All data has to go over the network to the target when leveraging Data Domain. If there is a need to backup 10TBs then 10TBs need to traverse the network to the DD Appliance. When leveraging Avamar, I may only need to send 2TBs over the network, given the fact that data has been deduped prior to pushing to the target.

Taking Data Domain even further, Avamar can replicate backups to another Data Domain off site.

Allowing Avamar to control the replication enables it to keep the catalogues and track the location of the backup. This ability gives the end user ease of management when a request is made to restore. The prerequisites for DDBoost are both the license enabler for DDBoost and the Replicator on Data Domain. Overall this integration of the two “Best Deduplication Appliances” allows the end user a much wider spectrum of performance, use and compliance.

For a deeper dive into deduplication strategies, read the article from IDS CTO Justin Mescher about Data Domain vs EMC Avamar: which deduplication technology is better.

IT, IT vendors, journey, IDS, learning

Being Successful, My Journey to Stay Sharp

By | Cisco, How To, VMware | No Comments

Learning is the one word that comes to mind when I think about being successful in the world of technology. In previous years I bought into the traditional method of learning by taking vendor training and follow-up exams. After failing an exam last year I began to understand that I had to develop a new methodology of learning. I wanted to pass IT exams on the first attempt and retain the required knowledge. I had to adapt my style of training.

Traditionally, companies understand that in order to keep their IT employees from leaving they have to offer incentives beyond money; most employees want to learn. The majority of companies I have worked for seem to follow a similar approach to training.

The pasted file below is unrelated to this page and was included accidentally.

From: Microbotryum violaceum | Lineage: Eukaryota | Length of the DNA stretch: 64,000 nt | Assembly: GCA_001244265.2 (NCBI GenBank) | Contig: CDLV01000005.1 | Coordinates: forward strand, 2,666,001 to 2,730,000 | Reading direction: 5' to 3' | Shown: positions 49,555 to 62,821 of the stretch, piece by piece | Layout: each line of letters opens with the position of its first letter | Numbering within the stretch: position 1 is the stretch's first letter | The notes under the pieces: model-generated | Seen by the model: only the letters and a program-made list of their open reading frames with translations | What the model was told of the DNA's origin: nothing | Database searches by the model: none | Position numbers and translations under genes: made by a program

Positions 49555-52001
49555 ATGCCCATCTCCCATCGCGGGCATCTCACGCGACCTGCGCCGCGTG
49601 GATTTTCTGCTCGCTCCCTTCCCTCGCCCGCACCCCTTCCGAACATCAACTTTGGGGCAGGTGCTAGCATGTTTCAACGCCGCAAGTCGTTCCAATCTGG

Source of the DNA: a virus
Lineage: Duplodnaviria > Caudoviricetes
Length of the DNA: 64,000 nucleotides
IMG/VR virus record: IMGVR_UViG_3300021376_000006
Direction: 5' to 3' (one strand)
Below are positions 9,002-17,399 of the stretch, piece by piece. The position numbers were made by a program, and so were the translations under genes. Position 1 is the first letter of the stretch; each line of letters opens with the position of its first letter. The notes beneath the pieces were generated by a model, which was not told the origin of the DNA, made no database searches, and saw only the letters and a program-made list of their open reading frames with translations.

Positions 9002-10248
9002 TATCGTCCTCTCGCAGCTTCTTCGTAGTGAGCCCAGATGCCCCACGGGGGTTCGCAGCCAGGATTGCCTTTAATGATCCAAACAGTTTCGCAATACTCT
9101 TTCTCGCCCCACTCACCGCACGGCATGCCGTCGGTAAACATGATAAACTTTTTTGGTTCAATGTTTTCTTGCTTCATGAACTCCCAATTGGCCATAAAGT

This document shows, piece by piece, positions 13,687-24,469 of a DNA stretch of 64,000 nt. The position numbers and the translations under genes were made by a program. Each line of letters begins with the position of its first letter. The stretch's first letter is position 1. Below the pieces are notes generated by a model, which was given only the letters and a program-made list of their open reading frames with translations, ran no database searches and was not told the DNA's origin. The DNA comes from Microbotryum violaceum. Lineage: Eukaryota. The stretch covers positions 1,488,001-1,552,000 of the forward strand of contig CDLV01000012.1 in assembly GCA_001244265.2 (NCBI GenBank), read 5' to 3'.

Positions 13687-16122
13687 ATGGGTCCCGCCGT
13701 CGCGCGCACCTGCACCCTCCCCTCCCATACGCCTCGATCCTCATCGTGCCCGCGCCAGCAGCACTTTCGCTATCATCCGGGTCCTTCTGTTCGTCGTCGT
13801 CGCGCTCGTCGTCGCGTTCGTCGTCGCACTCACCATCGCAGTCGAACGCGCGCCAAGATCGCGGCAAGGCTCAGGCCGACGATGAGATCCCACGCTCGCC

1. Determine the technical proficiency required
2. Train and learn the material deemed important by the vendor
A. Attend an authorized training course
B. Read books or PDF’s related to the subject
3. Take the exam
A. Re-take the exam if needed

training, journey, IT vendor, vendors, learning

I found that learning had a profound ripple affect well beyond my personal advantages. The company I worked for benefited from vendor partnerships as certain accreditations earned provided access to different markets and lead generation. When consulting with potential customers on the front-end (sales) or the back-end (implementation) the opportunity for additional business with the customer grows substantially. This happens because the customer feels confident that you are a subject matter expert. You become their trusted adviser.

When I was hired as a Post-Sales Engineer at Integrated Data Storage (IDS), I was informed about the training curriculum and introduced to the company’s learning methodology. The major issue I encountered with the learning cycle was how much there was to learn.

I recall the pain and aggravation of re-taking exams for EMC ISM, VMware VCP 4.1 and VMware VCA4-DT. Even though I spent suitable time studying the content, I was overwhelmingly devastated when I failed these exams. It was my goal to pass these exams on the first attempts; I was determined to diagnose the problem and change it.